Shove over, Russell Crowe. No action hero has suffered like Sylvester Stallone

<span>A walk in the part compared to The Expendables …Dolph Lundgren and Sylvester Stallone in Rocky IV. </span><span>Photograph: United Artists/Allstar</span>
A walk in the part compared to The Expendables …Dolph Lundgren and Sylvester Stallone in Rocky IV. Photograph: United Artists/Allstar

One repeated theme in director Edward Zwick’s very good new autobiography Hits, Flops, and Other Illusions is the importance of practical effects. For example, when he made The Siege, Zwick managed to shut down both Times Square and Brooklyn Bridge for a few hours to deliver a palpable sense of verisimilitude. If it had been made today, “it will all be CGI and something ineffable will have been lost,” he says.

Related: ‘All for art’: why Russell Crowe shot Robin Hood for a month with two broken legs

Zwick couldn’t have possibly predicted this, but by chance he happened to make his claim in the midst of a glut of actors admitting that they are so dedicated to preserving the ineffable that they managed to bugger up their bodies beyond all comprehension in the name of audience satisfaction.

Earlier this week we heard from Russell Crowe, a man who managed to break both of his legs while jumping off a portcullis while filming Ridley Scott’s Robin Hood. Not to be outdone, Sylvester Stallone has used the launch of a new season of his reality show to reveal that during The Expendables he dislocated his shoulders and fractured his neck so badly that he required seven back surgeries, a metal plate in his neck and spinal fusions.

During the episode of The Family Stallone, which is a real thing that definitely exists, Stallone recounts an Expendables scene where he had to fight the wrestler Stone Cold Steve Austin. “I was directing Expendables,” he said, “and, like an idiot, I’m doing take 10, take whatever, and I remember one slam and I could actually feel one bang. Steve knew. I never recovered. After that film, it was never physically the same. So I warn people, don’t do your own stunts.”

Which, by all accounts, sounds absolutely awful. The Expendables was released 14 years ago, and to think that Stallone has been suffering through this much pain ever since is genuinely sad. Then again, though, you’d think he’d learn. While making Rocky IV in the 1980s, as has been told many times before, Stallone was punched so hard in the chest by Dolph Lundgren that his heart slammed against his breastbone and began to swell so dangerously that he was forced into intensive care for over a week. If ever there was a time to stop doing your stunts, it isn’t unreasonable to assume that it would be immediately after Ivan Drago punched you into hospital.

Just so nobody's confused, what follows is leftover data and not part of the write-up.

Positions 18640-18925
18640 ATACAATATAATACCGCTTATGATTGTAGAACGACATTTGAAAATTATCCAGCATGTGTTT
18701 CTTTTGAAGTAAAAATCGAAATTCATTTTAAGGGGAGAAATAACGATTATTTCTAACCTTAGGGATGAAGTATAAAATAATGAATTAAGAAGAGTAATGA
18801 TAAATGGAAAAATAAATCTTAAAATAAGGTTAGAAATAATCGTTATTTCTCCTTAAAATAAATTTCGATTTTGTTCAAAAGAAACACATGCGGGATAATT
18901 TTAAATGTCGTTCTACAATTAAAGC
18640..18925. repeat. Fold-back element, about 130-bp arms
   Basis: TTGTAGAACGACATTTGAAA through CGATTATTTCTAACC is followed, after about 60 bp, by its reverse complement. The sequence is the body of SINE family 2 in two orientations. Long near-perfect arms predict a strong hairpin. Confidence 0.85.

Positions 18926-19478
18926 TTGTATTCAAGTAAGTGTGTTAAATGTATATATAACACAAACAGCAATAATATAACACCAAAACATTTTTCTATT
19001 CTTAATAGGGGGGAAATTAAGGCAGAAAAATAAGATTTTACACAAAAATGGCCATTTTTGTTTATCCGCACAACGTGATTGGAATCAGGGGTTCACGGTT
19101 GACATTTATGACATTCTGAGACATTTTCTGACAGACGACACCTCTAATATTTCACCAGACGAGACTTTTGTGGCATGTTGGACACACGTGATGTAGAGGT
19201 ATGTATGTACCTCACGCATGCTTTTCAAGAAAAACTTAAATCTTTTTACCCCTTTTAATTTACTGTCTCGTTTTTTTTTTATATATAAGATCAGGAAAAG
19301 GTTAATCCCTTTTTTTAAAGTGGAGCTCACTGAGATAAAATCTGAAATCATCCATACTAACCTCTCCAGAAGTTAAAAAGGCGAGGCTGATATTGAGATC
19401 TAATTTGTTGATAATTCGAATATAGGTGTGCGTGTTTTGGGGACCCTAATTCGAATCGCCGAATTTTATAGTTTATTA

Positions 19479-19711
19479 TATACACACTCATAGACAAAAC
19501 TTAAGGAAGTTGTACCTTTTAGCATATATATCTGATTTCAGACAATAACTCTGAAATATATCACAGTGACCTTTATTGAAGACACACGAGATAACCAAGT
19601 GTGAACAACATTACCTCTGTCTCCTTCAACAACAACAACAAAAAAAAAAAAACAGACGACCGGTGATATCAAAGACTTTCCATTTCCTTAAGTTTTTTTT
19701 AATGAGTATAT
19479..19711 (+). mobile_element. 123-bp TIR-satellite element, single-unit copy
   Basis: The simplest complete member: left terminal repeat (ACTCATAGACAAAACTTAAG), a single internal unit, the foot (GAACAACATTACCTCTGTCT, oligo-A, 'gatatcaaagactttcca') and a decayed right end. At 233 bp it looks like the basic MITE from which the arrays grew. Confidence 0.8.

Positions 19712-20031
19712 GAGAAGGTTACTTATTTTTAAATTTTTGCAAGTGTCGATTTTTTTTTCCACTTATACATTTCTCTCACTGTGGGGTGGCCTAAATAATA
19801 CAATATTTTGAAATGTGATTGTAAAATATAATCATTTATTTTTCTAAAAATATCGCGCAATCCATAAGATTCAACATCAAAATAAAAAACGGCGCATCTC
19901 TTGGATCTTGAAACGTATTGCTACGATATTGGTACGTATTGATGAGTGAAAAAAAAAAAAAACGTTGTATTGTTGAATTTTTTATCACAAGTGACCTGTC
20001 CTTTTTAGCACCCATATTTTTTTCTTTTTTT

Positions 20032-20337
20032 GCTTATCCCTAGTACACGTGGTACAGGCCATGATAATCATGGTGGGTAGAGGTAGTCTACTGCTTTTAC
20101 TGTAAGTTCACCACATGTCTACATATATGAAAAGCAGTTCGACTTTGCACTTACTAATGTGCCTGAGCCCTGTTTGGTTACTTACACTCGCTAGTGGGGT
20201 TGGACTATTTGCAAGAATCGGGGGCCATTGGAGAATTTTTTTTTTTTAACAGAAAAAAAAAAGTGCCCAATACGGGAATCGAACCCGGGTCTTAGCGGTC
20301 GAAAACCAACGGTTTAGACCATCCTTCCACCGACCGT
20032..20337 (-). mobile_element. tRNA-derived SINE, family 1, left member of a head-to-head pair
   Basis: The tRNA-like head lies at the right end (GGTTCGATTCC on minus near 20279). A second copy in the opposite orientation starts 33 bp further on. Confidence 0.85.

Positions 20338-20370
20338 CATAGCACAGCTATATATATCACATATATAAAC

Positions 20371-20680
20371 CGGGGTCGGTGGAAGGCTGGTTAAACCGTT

Obviously Crowe and Stallone are far from the only actors who have hurt themselves on a movie set. Jeremy Renner broke both his arms making Tag. During Syriana, George Clooney hit his head so badly that his spinal fluid began to leak. Jim Caviezel was struck by lightning on the set of The Passion of the Christ. Jackie Chan has spent his entire career being beaten so senseless in the name of stuntwork that you can go online and read listicles that rank his top 10 injuries.

But there does seem to be something in the air, a spirit of one-upmanship that seems to be daring us to judge actors on the pasting they’re willing to take to give audiences a good time. And, until other actors decide to join in, we’re basically left to decide whether Crowe’s or Stallone’s injury is more impressive.

It’s a tricky choice. On one hand, Crowe claims that he walked off his broken legs without telling any producers or doctors about it. On the other, it’s much harder to walk off a fractured spine. Stallone’s injury has required years and years of treatment, but Crowe didn’t even realise that he broke his legs until an MRI scan a decade later. And then there’s the memorability of the stunts to consider. Crowe’s portcullis-jumping scene was so relatively minor that it didn’t even make the quick-cut action montage at the end of Robin Hood’s trailer. Meanwhile there is a very good chance that, one minute and 50 seconds into the Expendables trailer, you can see the exact moment where Sylvester Stallone ruins his neck.

So who’s the winner? Why, the moviegoing audience, of course. If it weren’t for heroes like Russell Crowe and Sylvester Stallone taking unsafe risks on their movie sets, we wouldn’t be here trying to remember what happened in two mediocre films that came out a decade and a half ago. Long may their reckless misadventure continue.